The Culture is a group-civilisation formed from seven or eight humanoid species, space-living elements of which established a loose federation approximately nine thousand years ago. The ships and habitats which formed the original alliance required each others’ support to pursue and maintain their independence from the political power structures – principally those of mature nation-states and autonomous commercial concerns – they had evolved from.
from Ian M Banks, A Few Notes on the Culture
It is also a series of 9 novels (plus a short story collection) and the place I want to go to in the afterlife. I’ve heard about it, I’ve read about, in 2016 I bought the first three books, and now I’ve finally started to read.
And I’m in love.
The writing is good, at times very good, at times kind of schematic, and the characters aren’t the liveliest I’ve seen in genre fiction. Technically, I’d say it is your average (on the decent side of average) hard s/f – and I hear good things about later instalments, but… the vision! The marvellous world-building!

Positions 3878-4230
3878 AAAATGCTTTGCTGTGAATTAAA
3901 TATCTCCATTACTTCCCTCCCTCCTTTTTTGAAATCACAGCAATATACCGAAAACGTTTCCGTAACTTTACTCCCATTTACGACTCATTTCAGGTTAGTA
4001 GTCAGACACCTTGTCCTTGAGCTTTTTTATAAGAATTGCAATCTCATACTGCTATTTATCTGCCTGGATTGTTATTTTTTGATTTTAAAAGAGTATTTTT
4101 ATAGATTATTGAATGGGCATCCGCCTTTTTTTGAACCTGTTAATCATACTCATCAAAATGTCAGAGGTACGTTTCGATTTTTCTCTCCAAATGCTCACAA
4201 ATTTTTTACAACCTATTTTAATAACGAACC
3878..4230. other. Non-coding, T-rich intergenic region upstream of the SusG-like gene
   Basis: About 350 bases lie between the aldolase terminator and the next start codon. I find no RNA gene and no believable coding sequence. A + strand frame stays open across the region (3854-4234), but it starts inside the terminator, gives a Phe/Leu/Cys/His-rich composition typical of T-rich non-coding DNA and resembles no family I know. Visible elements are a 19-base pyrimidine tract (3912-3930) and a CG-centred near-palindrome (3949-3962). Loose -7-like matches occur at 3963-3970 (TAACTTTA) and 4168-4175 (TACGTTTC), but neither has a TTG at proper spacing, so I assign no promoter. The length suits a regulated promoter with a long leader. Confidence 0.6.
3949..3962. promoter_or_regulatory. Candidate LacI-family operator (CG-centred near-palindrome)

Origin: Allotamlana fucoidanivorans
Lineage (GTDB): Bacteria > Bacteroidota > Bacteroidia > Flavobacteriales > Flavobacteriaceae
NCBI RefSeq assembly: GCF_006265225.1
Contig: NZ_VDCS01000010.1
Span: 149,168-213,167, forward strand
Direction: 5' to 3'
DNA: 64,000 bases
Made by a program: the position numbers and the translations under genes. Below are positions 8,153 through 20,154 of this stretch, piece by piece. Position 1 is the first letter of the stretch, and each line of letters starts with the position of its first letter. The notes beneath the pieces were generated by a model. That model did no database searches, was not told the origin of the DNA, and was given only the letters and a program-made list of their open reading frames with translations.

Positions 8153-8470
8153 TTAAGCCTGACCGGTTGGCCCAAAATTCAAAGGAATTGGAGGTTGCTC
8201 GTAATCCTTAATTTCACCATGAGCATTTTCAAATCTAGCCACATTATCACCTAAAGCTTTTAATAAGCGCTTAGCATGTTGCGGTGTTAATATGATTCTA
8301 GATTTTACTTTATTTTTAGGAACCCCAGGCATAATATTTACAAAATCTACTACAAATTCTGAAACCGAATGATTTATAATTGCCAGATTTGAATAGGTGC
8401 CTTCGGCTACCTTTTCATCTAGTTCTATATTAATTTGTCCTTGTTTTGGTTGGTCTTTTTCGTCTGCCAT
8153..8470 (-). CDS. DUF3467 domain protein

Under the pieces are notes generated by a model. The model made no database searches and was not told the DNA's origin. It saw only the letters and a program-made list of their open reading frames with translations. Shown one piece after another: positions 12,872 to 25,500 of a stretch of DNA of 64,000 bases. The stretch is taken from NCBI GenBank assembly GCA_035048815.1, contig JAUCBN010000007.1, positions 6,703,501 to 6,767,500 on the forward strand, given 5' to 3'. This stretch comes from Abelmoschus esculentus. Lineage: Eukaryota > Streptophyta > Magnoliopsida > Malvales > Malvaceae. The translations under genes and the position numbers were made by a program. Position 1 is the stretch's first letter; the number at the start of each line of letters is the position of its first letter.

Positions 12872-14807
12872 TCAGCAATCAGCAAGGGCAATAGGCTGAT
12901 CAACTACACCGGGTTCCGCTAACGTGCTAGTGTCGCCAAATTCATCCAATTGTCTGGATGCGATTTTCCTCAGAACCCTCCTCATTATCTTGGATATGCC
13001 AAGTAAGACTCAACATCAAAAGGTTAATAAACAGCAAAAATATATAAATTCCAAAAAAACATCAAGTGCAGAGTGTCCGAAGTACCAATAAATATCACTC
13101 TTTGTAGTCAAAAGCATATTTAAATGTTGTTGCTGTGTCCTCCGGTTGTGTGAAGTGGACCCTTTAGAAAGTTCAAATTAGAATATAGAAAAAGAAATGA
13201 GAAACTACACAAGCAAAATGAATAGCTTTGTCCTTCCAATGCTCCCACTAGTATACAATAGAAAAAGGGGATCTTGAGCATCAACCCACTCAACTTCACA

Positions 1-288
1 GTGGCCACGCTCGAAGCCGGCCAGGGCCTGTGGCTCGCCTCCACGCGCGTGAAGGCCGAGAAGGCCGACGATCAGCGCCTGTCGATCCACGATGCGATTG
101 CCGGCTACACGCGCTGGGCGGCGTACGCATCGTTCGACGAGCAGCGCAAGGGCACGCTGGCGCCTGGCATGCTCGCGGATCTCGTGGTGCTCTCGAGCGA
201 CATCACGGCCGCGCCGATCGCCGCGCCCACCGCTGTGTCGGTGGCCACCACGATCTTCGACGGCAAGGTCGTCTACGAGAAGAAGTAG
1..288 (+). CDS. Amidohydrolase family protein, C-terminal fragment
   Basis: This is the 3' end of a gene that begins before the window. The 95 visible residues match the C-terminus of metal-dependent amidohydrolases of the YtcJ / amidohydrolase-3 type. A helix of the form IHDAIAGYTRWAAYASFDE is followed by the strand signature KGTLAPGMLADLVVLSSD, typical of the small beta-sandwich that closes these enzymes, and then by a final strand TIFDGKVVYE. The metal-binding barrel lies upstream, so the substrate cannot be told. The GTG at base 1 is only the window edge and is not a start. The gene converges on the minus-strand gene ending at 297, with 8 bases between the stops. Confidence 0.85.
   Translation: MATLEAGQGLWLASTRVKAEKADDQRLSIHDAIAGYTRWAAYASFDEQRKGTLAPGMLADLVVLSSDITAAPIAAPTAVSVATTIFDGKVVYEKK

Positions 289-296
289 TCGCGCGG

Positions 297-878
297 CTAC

The main point of the series is the Culture itself, an inspiring vision of humanity’s future. And the first novel approaches this point from behind, in a way that at moments confused me. Because the main protagonist is a sworn enemy of this civilization, not just as an agent of hostile power, but on a very personal, philosophical level. So, I admire Banks’ vision, I enjoyed a well written s/f book, but I sort of hoped someone would just off Horza so that the POV could switch to the good guys.
For me, and I’m not a distanced observer here, Culture is a tale of a good civilization. Technologically advanced to a point where life got as long as you want and very pleasant. Rational, benevolent, altruistic, yes, hedonistic and definitely godless, and often arrogant. Similar to ones we’ve met in Le Guin’s Hainish cycle, in Star Trek, and in Jarosław Grzędowicz’s regretfully untranslated The Lord of the Ice Garden (the boardgame has English version 🙂 ). One we rarely dare aspire to in our cynical, pessimistic times. But when the protagonist of The Player of Games looks upon the very Earthly Empire he found himself in, he has every right to be incensed by the cruelty, injustice, prejudice and religious ideology behind all that.